Popular on Variety

Film Review: 'Big Bad Wolves'

Reviewed at Vancouver Film Festival (Altered States), Oct. 6, 2013. (Also in Tribeca, Chicago film festivals; Fantastic Fest; AFI Fest.) Running time: 110 MIN.

Production:

(Israel) A Magnet Releasing (in U.S.) release presented with United Channels Movies and United King Films of a Limor Shmila production with the support of Elinor Gigi Adoni, Oni Elbar, Dani Shitrit, Roby Star, Doron Ofer, United Channels Movies, United King Films, the Rabinovich Film Fund.

Crew:

Directed, written by Aharon Keshales, Navot Papushado. Camera (color, widescreen), Chilik Michaeli; editor, Avraham Pirchi; music, Moshe Edery; production designer, Tami Leon; costume designer, Giora Bejach; sound, Frank Hayim; sound designer, Leon Edery; line producer, Ronen Nagel; assistant director, Michal Dor; casting, Asaf Korman.

With:

Lior Ashkenazi, Rotem Keinan, Tzahi Grad, Dov Glickman, Menashe Noy, Dvir Benedek, Kais Nashef, Nati Kluger, Ami Weinberg, Guy Adler, Arthur Perry, Gur Bentwich.

More Film

  • Suro

    Lastor, ‘The Endless Trench’s’ Irusoin, Malmo Team for Mikel Gurrea’s ‘Suro’ (EXCLUSIVE)

    SAN SEBASTIAN – Barcelona-based Lastor Media and Malmo Pictures have teamed with San Sebastian’s Irusoin to produce “Suro” (The Cork), the feature debut of Mikel Gurrea and a product of San Sebastian’s Ikusmira Berriak program. The film stars Laia Costa, who broke through with Sebastian Schipper’s “Victoria” and also serves as executive producer, and Pol López [...]

  • Ane

    Madrid’s ECAM Incubator Develops Terrorism Drama 'Ane'

    SAN SEBASTIAN — For the second year in a row, the ECAM Madrid Film School has paired a number of up-and-coming filmmakers with various industry veterans for an Incubator program part of the school broader development arm called The Screen. For its initial edition in 2018, this Incubator selected five feature projects, putting the selected [...]

  • Roma Cinematography

    'Mission: Impossible - Fallout' and 'Roma' Win LMGI Awards for Motion Pictures

    Two major 2018 releases – actioner “Mission: Impossible – Fallout” and critics’ darling “Roma” – were honored for film location work by the Location Managers Guild International at a ceremony this evening at the Eli & Edythe Broad Stage in Santa Monica. The 6th Annual LMGI Awards also recognized “Chernobyl” and “Tom Clancy’s Jack Ryan” [...]

  • Soho House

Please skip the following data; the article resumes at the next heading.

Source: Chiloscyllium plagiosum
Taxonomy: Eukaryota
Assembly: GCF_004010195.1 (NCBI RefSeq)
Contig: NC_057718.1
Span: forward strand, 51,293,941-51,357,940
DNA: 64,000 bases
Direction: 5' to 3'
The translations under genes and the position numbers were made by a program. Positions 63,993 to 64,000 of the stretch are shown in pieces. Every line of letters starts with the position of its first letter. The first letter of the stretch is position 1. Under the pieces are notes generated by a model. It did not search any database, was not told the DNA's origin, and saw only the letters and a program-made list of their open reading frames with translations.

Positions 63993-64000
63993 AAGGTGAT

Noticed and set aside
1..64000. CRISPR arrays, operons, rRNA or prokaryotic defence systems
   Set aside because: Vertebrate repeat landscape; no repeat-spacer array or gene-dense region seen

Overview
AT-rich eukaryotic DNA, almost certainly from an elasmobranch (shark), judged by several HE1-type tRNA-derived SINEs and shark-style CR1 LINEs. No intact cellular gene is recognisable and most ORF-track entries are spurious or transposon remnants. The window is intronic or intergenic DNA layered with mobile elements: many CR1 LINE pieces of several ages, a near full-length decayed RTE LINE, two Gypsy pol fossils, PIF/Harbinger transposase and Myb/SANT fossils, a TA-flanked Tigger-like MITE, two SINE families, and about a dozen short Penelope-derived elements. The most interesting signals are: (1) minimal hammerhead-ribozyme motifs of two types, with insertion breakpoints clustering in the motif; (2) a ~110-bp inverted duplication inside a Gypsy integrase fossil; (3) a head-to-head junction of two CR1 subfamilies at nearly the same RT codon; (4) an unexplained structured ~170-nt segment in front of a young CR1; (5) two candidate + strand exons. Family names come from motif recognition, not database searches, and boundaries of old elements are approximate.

Soho House Lands In Downtown Los Angeles

    Warner Music, Spotify and Lyft are poised to welcome a new neighbor to downtown Los Angeles’ Arts District with Soho Warehouse, the third California outpost of the Hollywood-loved members-only club — and the largest North American opening to date. Hot on the heels of the Soho House Hong Kong debut earlier this summer, the private [...]

  • Born to Be Live: 'Easy Rider'

    Born to Be Live: 'Easy Rider' Gets a Concert/Screening Premiere at Radio City

    In a year full of major 50th anniversary commemorations — from Woodstock to the moon landing — why not one for “Easy Rider,” Dennis Hopper’s hippie-biker flick that was released on July 14, 1969? That was the idea when a rep for Peter Fonda, who starred in the film as the laid-back Captain America, reached out [...]

  • Costa Gavras

    Costa-Gavras and Cast on Nationality, Identity, and Cinema

    SAN SEBASTIAN  —  Though he’s been based in Paris since 1955 and came up through the French film industry, director Costa-Gavras has never forgotten his roots. “Those who are born Greek,” said the Peloponnese-born filmmaker at a Saturday press conference,  “stay Greek all their lives.” The once-and-always Greek was not just in San Sebastian to [...]

  • Lorene Scafaria, Jennifer Lopez. Lorene Scafaria,

    'Hustlers' Director Lorene Scafaria: 'We Wanted to Treat It Like a Sports Movie'

    The star-studded cast of “Hustlers” didn’t just become strippers in the empowering female-helmed blockbuster — they also became athletes. When speaking to “The Big Ticket,” Variety and iHeart’s movie podcast, at the Toronto Film Festival earlier this month, “Hustlers” director Lorene Scafaria explained the extreme athleticism required of the movie’s leading actresses, who all had [...]

More From Our Brands

Access exclusive content